Moor Journal of Agricultural Research

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Weed population in citrus based cropping system as affected by crops association

A A Olaniyan, JA Fagbayide


Intercropping studies were conducted with Sweet Orange (Citrus sinensis L. Osbeck Cv. Agege 1) between 1996 and 1999 at the National Horticultural Research Institute, Ibadan Nigeria. The objective was to investigate the effect of different intercropping system on weed dynamics in citrus (ct) based cropping system. The intercrops were maize (m) (Zea mays L.) in the early planting season, followed by cowpea (cp) Vigna unguiculata L (Walp) in sequence during the late planting season of each year (m/cp), cassava (ca) (Manihot esculenta Crantz) and pineapple (p) (Ananas comosus (L.) merr.). Sole plots of Sweet orange (sct), maize (sm), cowpea (scp), cassava (sca) and pineapple (sp) were planted as control. Weed control efficiency of the intercrops was evaluated by 1m x 1m permanent quadrat technique. Sole citrus recorded a significantly higher (P<0.05) weed biomass in the three years of cropping than other treatments. This implies that weed management in sct orchard will require higher weeding frequency than any other cropping systems. The weed spectrum in ct + p and ct + ca intercropped plots changed from predominantly monocotyledonous to dicotyledonous weed species as the cropping cycle increased. Growth of citrus was impaired by cassava intercrop, while citrus intercropped with the maize/cowpea, pineapple and sole citrus stands (sct) improved citrus growth. Forty-two months after transplanting citrus, sct, ct + m/cp and ct+ ca had 1.63, 1.45 and 0.05 citrus fruit t/ha, respectively. Citrus plants intercropped with pineapple did not produce fruit. Intercropping in citrus alley reduced frequency of weeding and stimulates orchard management interest in citrus.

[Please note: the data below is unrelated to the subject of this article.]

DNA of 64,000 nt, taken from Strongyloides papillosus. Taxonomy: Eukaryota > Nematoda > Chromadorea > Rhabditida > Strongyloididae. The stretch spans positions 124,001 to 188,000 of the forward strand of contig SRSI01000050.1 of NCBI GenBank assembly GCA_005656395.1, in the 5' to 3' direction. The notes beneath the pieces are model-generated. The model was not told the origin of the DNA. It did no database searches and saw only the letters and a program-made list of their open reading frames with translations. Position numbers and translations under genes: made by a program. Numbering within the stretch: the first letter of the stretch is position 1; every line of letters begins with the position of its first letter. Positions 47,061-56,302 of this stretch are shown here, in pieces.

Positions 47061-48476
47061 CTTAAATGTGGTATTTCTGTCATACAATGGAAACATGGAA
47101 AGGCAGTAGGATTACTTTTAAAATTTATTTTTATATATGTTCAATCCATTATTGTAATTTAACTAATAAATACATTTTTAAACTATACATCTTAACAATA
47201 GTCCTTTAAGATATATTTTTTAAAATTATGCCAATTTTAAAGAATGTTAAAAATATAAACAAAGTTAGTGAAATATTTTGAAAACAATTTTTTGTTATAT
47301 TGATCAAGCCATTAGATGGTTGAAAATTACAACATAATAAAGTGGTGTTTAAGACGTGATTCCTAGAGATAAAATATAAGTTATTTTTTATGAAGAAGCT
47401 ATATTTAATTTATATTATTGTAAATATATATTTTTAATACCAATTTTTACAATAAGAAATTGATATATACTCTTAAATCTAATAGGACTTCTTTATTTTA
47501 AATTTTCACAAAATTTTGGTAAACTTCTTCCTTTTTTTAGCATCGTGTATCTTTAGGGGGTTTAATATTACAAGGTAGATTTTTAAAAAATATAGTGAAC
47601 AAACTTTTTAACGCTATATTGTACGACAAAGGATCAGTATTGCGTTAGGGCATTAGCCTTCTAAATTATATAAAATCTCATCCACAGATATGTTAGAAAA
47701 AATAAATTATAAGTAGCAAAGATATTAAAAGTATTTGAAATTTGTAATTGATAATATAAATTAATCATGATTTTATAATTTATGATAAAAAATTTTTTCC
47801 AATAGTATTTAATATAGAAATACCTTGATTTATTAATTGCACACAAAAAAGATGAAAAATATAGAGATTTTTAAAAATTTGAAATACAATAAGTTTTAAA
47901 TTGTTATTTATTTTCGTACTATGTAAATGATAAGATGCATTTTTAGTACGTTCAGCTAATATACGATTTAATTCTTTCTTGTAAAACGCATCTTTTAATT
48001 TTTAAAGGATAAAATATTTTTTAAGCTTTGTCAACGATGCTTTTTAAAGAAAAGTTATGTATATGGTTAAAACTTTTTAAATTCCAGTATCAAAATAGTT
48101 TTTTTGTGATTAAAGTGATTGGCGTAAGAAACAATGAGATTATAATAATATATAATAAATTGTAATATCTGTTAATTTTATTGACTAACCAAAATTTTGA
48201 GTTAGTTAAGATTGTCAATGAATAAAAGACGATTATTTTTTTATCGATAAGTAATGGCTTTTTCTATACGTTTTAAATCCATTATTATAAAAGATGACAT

Keywords: Weed Population; Citrus; Intercropping systems

Moor Journal of Agricultural Research Vol. 6 (1&2) 2005 pp. 7-15
AJOL African Journals Online